'Disgraced' Modell gives a challenge Ravens' pride at stake, owner says

demands 2nd-half commitment

45-19 loss a lTC 'horror show'

Marchibroda status appears unchanged

November 03, 1998|By Mike Preston | Mike Preston,SUN STAFF

Ravens owner Art Modell said yesterday that he was !c embarrassed, angry and his family disgraced after his team's 45-19 loss to the Jacksonville Jaguars on Sunday, and he challenged the coaches and players to be accountable for the second half of the season.

Modell would not comment on coach Ted Marchibroda's status, but team sources said Modell would not make a change before the season ended, unless the Ravens totally collapsed in the eight remaining games. In his third Ravens season, Marchibroda is 12-27-1, and the team is 1-3 at its new, $223 million stadium.

Modell and his wife, Pat, watched Sunday's game from a private suite in the new stadium as the Ravens committed five turnovers, four of which led to 24 Jacksonville points. The Ravens trailed 42-13 at the half and didn't score in the third quarter.

"I have never been as embarrassed or as disgraced as I was last night," said Modell. "It was a horror show, and neither my family or I will tolerate losing, especially in that manner. Our fans deserve much more than they are getting right now.

"My family is accountable, but so is every staff member, player and coach over the next eight weeks," said Modell. "I challenge them all to work and disregard such things as contracts, extensions, bonuses and salaries [and] play for pride. That is the greatest motivator of players and coaches in this league, to have pride in one's performance. That's what this league was built on. For those people who do not have that pride, they will not be here next season."

Modell and the front office had high, but reasonable expectations for the 1998 team. The Ravens lost five games by a total of 11 points in 1997, and the team thought bringing in veterans such as quarterback Jim Harbaugh, fullback Roosevelt Potts, cornerback Rod Woodson and running back Errict Rhett would put the Ravens in the postseason.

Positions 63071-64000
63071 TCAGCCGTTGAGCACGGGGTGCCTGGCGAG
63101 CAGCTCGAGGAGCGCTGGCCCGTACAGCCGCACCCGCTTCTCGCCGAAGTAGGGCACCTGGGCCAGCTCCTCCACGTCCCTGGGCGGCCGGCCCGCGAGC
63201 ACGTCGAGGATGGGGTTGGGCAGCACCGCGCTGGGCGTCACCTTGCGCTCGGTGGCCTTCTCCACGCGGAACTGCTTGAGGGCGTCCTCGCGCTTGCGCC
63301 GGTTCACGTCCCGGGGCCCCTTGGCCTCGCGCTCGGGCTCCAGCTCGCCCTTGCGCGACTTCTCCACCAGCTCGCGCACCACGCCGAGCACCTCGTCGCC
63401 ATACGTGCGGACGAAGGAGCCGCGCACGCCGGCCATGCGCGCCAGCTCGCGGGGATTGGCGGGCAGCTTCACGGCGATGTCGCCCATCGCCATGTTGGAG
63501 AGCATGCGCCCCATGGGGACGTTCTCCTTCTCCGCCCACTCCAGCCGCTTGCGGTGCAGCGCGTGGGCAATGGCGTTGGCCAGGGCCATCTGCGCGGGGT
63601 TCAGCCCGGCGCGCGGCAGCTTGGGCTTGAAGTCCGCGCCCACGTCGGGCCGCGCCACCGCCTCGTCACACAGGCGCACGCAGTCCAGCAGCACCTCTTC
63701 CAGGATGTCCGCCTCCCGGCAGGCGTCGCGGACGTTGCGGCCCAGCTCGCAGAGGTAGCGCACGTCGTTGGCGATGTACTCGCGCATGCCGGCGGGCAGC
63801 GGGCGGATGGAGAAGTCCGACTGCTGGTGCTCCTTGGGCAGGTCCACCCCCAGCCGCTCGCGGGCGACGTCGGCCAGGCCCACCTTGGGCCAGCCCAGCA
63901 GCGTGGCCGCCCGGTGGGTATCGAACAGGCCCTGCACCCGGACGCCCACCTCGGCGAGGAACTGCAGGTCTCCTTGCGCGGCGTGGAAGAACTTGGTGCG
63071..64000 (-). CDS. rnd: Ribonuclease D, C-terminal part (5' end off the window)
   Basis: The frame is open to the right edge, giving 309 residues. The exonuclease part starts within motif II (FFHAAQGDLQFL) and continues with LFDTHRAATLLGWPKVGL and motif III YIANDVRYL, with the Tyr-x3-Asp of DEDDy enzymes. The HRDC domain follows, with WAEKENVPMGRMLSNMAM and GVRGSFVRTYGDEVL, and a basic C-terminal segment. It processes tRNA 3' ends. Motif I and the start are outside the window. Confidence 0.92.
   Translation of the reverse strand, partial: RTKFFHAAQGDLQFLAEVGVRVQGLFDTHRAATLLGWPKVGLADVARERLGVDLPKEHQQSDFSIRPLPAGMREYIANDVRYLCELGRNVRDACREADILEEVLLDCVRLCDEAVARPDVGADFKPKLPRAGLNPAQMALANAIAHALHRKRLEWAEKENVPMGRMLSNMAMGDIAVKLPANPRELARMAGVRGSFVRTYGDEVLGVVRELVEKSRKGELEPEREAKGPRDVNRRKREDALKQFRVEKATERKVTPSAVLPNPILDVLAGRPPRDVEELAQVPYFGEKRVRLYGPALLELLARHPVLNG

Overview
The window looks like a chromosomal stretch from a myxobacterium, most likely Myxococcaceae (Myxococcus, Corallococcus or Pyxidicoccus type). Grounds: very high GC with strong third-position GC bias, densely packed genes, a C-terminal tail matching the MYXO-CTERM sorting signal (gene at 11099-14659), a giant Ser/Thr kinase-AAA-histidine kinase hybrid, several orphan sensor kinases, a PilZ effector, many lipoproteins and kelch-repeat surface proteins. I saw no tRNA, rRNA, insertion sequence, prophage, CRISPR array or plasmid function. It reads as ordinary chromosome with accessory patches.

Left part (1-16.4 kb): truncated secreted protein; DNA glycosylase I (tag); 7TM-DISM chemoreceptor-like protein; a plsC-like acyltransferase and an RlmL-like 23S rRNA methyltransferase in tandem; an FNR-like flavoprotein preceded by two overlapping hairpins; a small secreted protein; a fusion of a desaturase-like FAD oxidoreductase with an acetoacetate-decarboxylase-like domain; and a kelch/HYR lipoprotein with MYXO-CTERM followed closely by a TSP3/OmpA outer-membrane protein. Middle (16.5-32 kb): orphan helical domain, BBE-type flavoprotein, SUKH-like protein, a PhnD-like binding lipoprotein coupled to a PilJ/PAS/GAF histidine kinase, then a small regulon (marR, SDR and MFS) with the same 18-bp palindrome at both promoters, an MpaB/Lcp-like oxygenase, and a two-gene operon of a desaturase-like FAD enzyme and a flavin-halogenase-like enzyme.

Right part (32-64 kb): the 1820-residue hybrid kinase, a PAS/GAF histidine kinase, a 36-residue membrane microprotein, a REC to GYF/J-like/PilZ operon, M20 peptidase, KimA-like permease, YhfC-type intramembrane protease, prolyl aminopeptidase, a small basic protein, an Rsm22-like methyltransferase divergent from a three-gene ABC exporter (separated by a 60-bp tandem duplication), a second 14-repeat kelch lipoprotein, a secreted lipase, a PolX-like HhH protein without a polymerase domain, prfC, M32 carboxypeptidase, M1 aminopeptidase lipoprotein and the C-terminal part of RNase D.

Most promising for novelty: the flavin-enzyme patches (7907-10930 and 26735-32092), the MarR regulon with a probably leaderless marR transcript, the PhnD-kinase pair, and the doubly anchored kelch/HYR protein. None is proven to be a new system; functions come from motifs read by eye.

But they have struggled throughout the first half of the season, especially on offense, where they have switched starting quarterbacks and running backs and their line hasn't come close to fulfilling expectations as one of the best in the league. The secondary has been shaky and the special teams play horrendous.

The low points have been a season-opening home loss to Pittsburgh, a 12-8 loss to Tennessee and Sunday's humiliating rout by Jacksonville.

Since he purchased the Browns/Ravens 37 years ago, Modell has had only 12 losing seasons, two of them in Baltimore.

"We came here as a winning, profitable and reputable organization, and our history shows that we will not tolerate losing," said Modell. "The fans here have had a great interest in us from Day One, and that commitment was shown through the PSL and ticket sales. We have not given our fans what they have bought and paid for. We didn't move here to accept losing in that beautiful new stadium.

"I thought we had the potential to turn it around this year, but I can't explain what has happened," said Modell. "But I guarantee I will, and the proper changes will be made so this will not happen again."

Marchibroda confirmed that he had spoken with Modell yesterday morning, but would not go into specifics. He still seemed optimistic and not overly concerned about rumors that he was going to be replaced at the end of the season.

The Ravens were booed repeatedly in the first three quarters of Sunday's game, and most of the crowd of 68,915 had left by midway in the fourth quarter.

"That's certainly understandable. We gave up 42 points in the first half. That's not going to happen every Sunday," said Marchibroda. "It's good for fans to be like that, because they are concerned about their team. But one of the things that hurt about yesterday's game was to play like we did in our house. We never gave ourselves a chance to win. We were out of it too early, too quickly.

"But our ballclub hustled, and we gave effort throughout the ballgame," said Marchibroda, whose team has lost four straight. "As long as we're giving effort, we have a chance to win. We need a big win to come out of this.

"We're playing a pretty tough schedule, and I'd love to play this football team against last year's schedule. We've had Pittsburgh twice, Jacksonville twice, Green Bay and a Tennessee team that a lot of people didn't think could play in the first eight games. Maybe sometimes the cards aren't dealt right."

There have been few Ravens, privately or publicly, who say that the players have quit playing for Marchibroda. "This is a learning experience for some players, no doubt," said tight end Eric Green. "We're definitely not giving up on our season. We've got to keep plugging away. Nothing is going to happen for us until we start executing at 100 percent.

"I'm not going to make that decision," said Green about Marchibroda's status. "He has prepared us to the best of his capabilities, and he had a great game plan for this game [Jacksonville]."

Maybe Harbaugh summed up the team's as well as Marchibroda's situation best.

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